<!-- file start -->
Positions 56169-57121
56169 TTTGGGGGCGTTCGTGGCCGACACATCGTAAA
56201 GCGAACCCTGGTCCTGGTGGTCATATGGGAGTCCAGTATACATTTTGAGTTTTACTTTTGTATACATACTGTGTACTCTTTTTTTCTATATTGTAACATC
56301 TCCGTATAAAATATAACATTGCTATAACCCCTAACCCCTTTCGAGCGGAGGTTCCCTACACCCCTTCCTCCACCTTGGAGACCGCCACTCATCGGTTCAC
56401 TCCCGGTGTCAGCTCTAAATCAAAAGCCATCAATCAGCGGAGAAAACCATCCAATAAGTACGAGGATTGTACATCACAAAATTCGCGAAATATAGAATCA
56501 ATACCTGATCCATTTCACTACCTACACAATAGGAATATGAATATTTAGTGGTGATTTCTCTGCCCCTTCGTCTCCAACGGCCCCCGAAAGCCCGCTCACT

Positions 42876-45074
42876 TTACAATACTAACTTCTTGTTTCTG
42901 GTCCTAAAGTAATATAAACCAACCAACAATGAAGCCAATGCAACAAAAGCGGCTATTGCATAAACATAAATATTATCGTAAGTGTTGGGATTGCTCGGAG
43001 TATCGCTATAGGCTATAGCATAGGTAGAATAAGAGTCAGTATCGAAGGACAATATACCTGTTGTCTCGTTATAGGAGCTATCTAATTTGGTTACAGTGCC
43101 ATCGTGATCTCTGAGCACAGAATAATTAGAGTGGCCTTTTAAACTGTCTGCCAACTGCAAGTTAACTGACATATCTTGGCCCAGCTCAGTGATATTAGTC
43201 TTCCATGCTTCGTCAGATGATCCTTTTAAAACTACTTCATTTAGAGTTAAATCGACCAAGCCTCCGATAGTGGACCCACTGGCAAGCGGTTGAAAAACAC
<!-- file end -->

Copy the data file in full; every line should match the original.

Positions 56169-57121
56169 TTTGGGGGCGTTCGTGGCCGACACATCGTAAA
56201 GCGAACCCTGGTCCTGGTGGTCATATGGGAGTCCAGTATACATTTTGAGTTTTACTTTTGTATACATACTGTGTACTCTTTTTTTCTATATTGTAACATC
56301 TCCGTATAAAATATAACATTGCTATAACCCCTAACCCCTTTCGAGCGGAGGTTCCCTACACCCCTTCCTCCACCTTGGAGACCGCCACTCATCGGTTCAC
56401 TCCCGGTGTCAGCTCTAAATCAAAAGCCATCAATCAGCGGAGAAAACCATCCAATAAGTACGAGGATTGTACATCACAAAATTCGCGAAATATAGAATCA
56501 ATACCTGATCCATTTCACTACCTACACAATAGGAATATGAATATTTAGTGGTGATTTCTCTGCCCCTTCGTCTCCAACGGCCCCCGAAAGCCCGCTCACT

Positions 42876-45074
42876 TTACAATACTAACTTCTTGTTTCTG
42901 GTCCTAAAGTAATATAAACCAACCAACAATGAAGCCAATGCAACAAAAGCGGCTATTGCATAAACATAAATATTATCGTAAGTGTTGGGATTGCTCGGAG
43001 TATCGCTATAGGCTATAGCATAGGTAGAATAAGAGTCAGTATCGAAGGACAATATACCTGTTGTCTCGTTATAGGAGCTATCTAATTTGGTTACAGTGCC
43101 ATCGTGATCTCTGAGCACAGAATAATTAGAGTGGCCTTTTAAACTGTCTGCCAACTGCAAGTTAACTGACATATCTTGGCCCAGCTCAGTGATATTAGTC
43201 TTCCATGCTTCGTCAGATGATCCTTTTAAAACTACTTCATTTAGAGTTAAATCGACCAAGCCTCCGATAGTGGACCCACTGGCAAGCGGTTGAAAAACAC